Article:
I sat with this question at my desk recently, staring at the monitor. How do I write about something I can’t remember? I closed my eyes and imagined the large pink bottle with the black cap sitting next to the bathroom sink; how every Christmas my mother would buy it for herself, wrap it, place it under the tree, then open it Christmas morning, grinning at her self-generosity.  I imagined her smoothing the lotion over her face and neck, and I suddenly felt the answer: my muscles were tense. My lips curled as if I’d tasted something bad. I felt claustrophobic. And I understood that all that all I’d experienced as a result of that smell still lives in my body. The sense memory manifests in my physiological response regardless if I can remember how the lotion smells. The nerve damage is in the front of my brain. The memory, as Wilson says, is in the middle—still alive, still accessible.

My body knows, and will probably always know, how the scent of Oil of Olay makes me feel sad and suffocated. My face will always cringe when thinking of a blob of mashed up green apples on my dinner plate. I can still feel all of this, which means I can access the memory of smell and taste. Which means I can write about it with as much truth and clarity as ever.


Amy Grier earned her MFA at Lesley University. A singer and classically trained pianist, she has taught music and English in the U.S. and Japan. Amy has a master’s in East Asian Studies from Washington University in St. Louis and one in Literature and Writing from Rivier University. Her prose and poetry has appeared in Poetry East, eratio, Streetlight Magazine, xoJane, and Dream International Quarterly. Her current project, Terrible Daughter, is a memoir about surviving childhood with a mentally ill mother.

On Writing “Breathless”

January 27, 2014 § 4 Comments

author_photo_homeHeather Sellers discusses the origins of her recent Brevity essay “Breathless“:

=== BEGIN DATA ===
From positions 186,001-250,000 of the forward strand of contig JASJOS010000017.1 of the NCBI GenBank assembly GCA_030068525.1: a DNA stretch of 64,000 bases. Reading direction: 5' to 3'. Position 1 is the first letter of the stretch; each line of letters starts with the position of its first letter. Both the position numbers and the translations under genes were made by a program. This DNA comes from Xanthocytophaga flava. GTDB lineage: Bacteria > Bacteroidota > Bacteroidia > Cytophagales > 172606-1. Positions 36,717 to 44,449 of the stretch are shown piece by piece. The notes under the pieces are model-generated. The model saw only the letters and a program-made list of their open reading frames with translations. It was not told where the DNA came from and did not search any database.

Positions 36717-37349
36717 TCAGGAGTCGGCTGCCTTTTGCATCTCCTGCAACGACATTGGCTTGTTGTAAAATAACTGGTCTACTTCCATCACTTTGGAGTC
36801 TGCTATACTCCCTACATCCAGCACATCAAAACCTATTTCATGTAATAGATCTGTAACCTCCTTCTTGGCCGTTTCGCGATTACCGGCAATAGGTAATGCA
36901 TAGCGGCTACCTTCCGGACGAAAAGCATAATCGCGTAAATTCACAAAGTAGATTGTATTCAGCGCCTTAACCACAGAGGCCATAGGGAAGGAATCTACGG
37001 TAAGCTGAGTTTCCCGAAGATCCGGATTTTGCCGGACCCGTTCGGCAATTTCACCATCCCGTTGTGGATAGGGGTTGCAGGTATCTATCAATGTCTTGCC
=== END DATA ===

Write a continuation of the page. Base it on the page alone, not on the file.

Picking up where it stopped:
I began in my usual way.  I sit quietly for a period of time. Then, I rough out the scene with pencil—a kind of floor plan showing me who, what, when, where. I note in the margins of this diagram everything I see, smell, hear, taste. I try to feel what the air felt like on my skin. It’s mostly a listening practice and it’s the same kind of listening you do when you are with someone you value. You listen with the fiber of your being. I’m not sure what the fiber of my being is, exactly, but I know it’s real. Then, I followed this young part of myself as she walked across Orlando. I’ll never forget that day; I’ve written about it elsewhere. What haunts me from that day has, I think, the seeds of most of my work in it—the father-daughter relationship, the vulnerability of girls, seedy violence in an Edenic landscape, and desire.

I wrote the walk.  I got to the apartment and I got hung up at the fridge. A trusted reader helped me simplify the logistics of entering the apartment. I got to the bed. My favorite part is how the wave of the foot echoes my experimental, innocent, dangerous waves at men.  In the original diagram I did for the piece there was the death of a Florida girl in the news, and a dead Michigan girl, and two dead girls from my high school days .  Joyce Carol Oates’ portrayal of Arnold Friend was lurking around the edges, too. I remember reading that short story when I was in college and wanting to write my true story; Connie’s internal experience of the world of men led me to myself in a crucial way.

I began “Breathless” as a poem with a prosaic title, “Walking Across Orlando.” When I noticed all the lines went to the right hand margin and I’d filled a page, I re-formatted, and put the sentences in time order and when I read it aloud, I found my title.